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Others Unknown

Timothy Mcveigh and the Oklahoma Bombing Conspiracy

(PublicAffairs Books)

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Ignorance Is Not Bliss

FBI Director Louis Freeh has finally acknowledged in public what Timothy McVeigh’s chief defense counsel Stephen Jones has said the bureau did continually throughout his attempt to get McVeigh a fair trial, withheld documents from the defense. This truth comes out after Jones’ book has hit mainstream America and he has stated, publicly and emphatically, “Tim, I resolutely maintain, did not receive a fair trial. More importantly, there remains significant reasonable doubt, in my mind, whether he himself committed murder.”


Jones, an Enid, Oklahoma attorney media-tagged as “a competent country lawyer,” states that his job was “to defend a man who claims he is guilty . . . when a considerable body of evidence suggests that he is not guilty.” This would be his greatest challenge of all. It is only after McVeigh himself removed Jones from the restrictions of lawyer-client privilege that Jones can finally tell all in a book that will open eyes, even among those who keep their heads buried under government ground.


Jones’ case was overwhelming and McVeigh “already stood convicted,” yet Jones stated that the “truth — the whole truth — stayed tantalizingly beyond” his grasp: “But the most galling part of all was that the Federal Bureau of Investigation, not to mention the intelligence gathering agencies of our national government — just weren’t interested,” or rather they had something to hide. Jones filed numerous court documents that laid out “in great detail how the government had stonewalled.” Under a motion to obtain exculpatory evidence — which either “shows the accused didn’t do it or mitigates punishment under Brady vs. Maryland the government is obliged to share it…” — Jones finally discovered the prosecution had a weak case. Among the new evidence is Daina Bradley’s statement that she saw a man, who did not match McVeigh’s description, stepping out of the Ryder truck on the passenger side just seconds before the bomb detonated. Three witnesses said there were two men who rented the Ryder truck, not one. This dark-haired, stocky man could fairly safely be assumed to be the owner of the “extra leg” found in the rubble who basically “scored his own goal.” Since there is no such thing as an “unclaimed victim,” there is no other explanation other than that he is one of several at-large conspirators, the “others unknown.”


In a nutshell Jones notes that “Terrorism requires infrastructure, supplies, financing, safehouses, a getaway plan, lookouts, engineers, and leadership,” even a fall guy. This conspiracy runs the gamut of Elohim City; the ATF’s paid informant Carol Howe; Andreas Strassmeier, a known neo-Nazi; Dennis Mahon; Terry Nichols; the Philippines; a Daryl Bridges debit card; a Saudi Intelligence source who identified the federal building in Oklahoma City as a (possibly Iraqi) terrorist squad’s first target in the U.S.; to McVeigh being the fall guy who would go out as a mastermind instead of a bit player if he remained silent.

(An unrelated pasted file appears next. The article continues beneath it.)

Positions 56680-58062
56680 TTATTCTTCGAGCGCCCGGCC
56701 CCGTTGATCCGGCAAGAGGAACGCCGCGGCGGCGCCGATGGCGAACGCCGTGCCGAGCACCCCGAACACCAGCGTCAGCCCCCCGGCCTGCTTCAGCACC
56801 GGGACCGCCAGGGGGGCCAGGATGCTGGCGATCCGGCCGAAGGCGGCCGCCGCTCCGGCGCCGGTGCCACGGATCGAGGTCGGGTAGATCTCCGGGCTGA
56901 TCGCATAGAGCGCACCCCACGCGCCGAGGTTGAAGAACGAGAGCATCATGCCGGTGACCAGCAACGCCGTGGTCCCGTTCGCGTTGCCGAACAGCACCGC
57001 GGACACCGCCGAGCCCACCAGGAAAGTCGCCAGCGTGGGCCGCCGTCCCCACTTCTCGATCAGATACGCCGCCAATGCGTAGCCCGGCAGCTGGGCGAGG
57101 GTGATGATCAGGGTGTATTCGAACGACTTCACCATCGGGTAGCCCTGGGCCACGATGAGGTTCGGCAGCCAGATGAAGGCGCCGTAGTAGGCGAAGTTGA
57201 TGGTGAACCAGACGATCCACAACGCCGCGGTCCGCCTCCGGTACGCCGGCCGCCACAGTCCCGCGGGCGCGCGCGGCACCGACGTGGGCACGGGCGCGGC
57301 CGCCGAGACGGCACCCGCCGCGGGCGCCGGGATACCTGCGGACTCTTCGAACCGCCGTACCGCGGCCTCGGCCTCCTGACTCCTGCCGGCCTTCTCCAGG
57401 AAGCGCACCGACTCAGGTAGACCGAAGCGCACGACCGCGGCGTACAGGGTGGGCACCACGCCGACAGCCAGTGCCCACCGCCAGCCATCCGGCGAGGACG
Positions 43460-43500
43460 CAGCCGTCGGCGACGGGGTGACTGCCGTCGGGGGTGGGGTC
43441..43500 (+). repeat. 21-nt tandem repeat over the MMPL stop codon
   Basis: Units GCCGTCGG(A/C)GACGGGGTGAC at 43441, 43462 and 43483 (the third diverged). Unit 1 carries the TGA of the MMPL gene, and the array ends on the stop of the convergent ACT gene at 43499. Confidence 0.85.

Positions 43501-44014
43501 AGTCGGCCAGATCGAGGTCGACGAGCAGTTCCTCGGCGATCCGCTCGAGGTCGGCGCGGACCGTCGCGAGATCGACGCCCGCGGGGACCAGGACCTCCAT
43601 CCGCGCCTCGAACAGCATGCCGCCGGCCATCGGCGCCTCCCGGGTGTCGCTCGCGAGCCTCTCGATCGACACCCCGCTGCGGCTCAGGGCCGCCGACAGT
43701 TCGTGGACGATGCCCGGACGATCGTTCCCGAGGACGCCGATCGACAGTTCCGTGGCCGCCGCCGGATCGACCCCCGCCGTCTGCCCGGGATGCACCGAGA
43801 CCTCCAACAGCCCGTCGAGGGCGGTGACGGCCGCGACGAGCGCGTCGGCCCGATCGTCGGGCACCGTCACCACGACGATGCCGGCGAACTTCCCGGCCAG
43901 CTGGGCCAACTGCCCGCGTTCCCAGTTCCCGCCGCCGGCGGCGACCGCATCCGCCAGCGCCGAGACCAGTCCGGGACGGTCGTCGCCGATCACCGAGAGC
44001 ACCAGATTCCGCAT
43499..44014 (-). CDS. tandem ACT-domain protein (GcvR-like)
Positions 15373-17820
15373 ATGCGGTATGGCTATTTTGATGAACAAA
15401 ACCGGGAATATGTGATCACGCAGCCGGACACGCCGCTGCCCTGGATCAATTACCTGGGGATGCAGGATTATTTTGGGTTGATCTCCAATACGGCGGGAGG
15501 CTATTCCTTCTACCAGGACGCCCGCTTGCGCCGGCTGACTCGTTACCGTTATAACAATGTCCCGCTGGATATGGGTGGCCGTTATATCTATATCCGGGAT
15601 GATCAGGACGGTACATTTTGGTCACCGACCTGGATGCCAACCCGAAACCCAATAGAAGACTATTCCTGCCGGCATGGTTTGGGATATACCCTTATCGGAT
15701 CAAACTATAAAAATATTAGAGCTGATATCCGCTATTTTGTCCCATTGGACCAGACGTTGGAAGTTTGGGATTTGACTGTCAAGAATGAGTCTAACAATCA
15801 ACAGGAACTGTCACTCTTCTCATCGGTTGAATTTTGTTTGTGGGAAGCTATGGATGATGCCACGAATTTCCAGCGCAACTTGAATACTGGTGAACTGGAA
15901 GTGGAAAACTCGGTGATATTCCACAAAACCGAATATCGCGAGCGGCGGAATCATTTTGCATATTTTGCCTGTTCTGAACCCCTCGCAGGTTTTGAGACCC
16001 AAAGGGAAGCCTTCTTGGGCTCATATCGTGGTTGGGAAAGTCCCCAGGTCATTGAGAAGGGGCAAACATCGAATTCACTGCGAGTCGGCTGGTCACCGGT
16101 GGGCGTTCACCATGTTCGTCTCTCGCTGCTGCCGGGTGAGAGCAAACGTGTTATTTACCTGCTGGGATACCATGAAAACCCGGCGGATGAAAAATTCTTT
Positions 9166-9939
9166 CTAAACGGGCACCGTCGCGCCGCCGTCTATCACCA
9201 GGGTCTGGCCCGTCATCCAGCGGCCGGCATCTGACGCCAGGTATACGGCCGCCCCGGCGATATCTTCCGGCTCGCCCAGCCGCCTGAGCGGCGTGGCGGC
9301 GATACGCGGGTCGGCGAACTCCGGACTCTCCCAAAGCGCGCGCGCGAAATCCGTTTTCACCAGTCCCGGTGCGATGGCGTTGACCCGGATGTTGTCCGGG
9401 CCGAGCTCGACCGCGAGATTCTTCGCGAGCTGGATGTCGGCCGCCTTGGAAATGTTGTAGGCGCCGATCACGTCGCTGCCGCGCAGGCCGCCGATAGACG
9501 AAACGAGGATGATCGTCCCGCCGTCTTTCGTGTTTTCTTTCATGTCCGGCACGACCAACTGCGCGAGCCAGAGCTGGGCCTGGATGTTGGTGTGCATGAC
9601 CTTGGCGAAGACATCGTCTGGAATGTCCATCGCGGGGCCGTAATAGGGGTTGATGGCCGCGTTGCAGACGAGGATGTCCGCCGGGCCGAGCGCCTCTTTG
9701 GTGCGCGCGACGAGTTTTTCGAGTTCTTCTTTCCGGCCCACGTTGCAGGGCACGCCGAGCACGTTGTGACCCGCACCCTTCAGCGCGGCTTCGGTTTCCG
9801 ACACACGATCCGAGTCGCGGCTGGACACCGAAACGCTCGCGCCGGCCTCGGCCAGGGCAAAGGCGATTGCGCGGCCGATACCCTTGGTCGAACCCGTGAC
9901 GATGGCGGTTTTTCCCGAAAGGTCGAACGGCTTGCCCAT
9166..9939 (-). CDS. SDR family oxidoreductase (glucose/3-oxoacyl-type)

There’s just one problem: McVeigh was never identified by witnesses as the man at Elliott’s Body shop, by the witness at a racetrack south of Dallas, or by Daina Bradley. Her timing was unfortunately so close that she not only saw a man step out of the Ryder truck but seconds later found herself a victim of the blast, her leg amputated on the spot. She described the man as “short, stocky, olive-complected, wearing a puffy jacket, with black hair,” a description which does not fit McVeigh. Elsewhere Jones points out that if McVeigh had built the bomb, residue on “his fingernails, his nostrils, his hair, his clothing, his car, his shoes, his socks, would have it all over them. They don’t.”


One of McVeigh’s co-conspirators, Terry Nichols, took life without parole for his involvement in the bombing rather than name the “others unknown” for Judge Matsch. McVeigh was willing to take the electric chair.


While keeping his professional integrity in tact, Jones has done the American people a service by giving a gutsy account of the case for history, whether Americans are willing to swallow the bitter truth or not. Ignorance is not bliss, and those who open their minds to what they may not want to hear will find the details complex and reprehensible, but at the same time they will be riveted by the reality we have so far been unable to see or discern. It is a frightening truth we need to be aware of and hear for ourselves. After all, what’s to stop the “others unknown” from targeting the INS office in Los Angeles and then the FBI office in Houston, Texas, according to one proposed plan?


Incredible, astounding, far-reaching, jaw-dropping, world-shattering . . . the truths unveiled in Others Unknown will stay with us long after the dust has settled.

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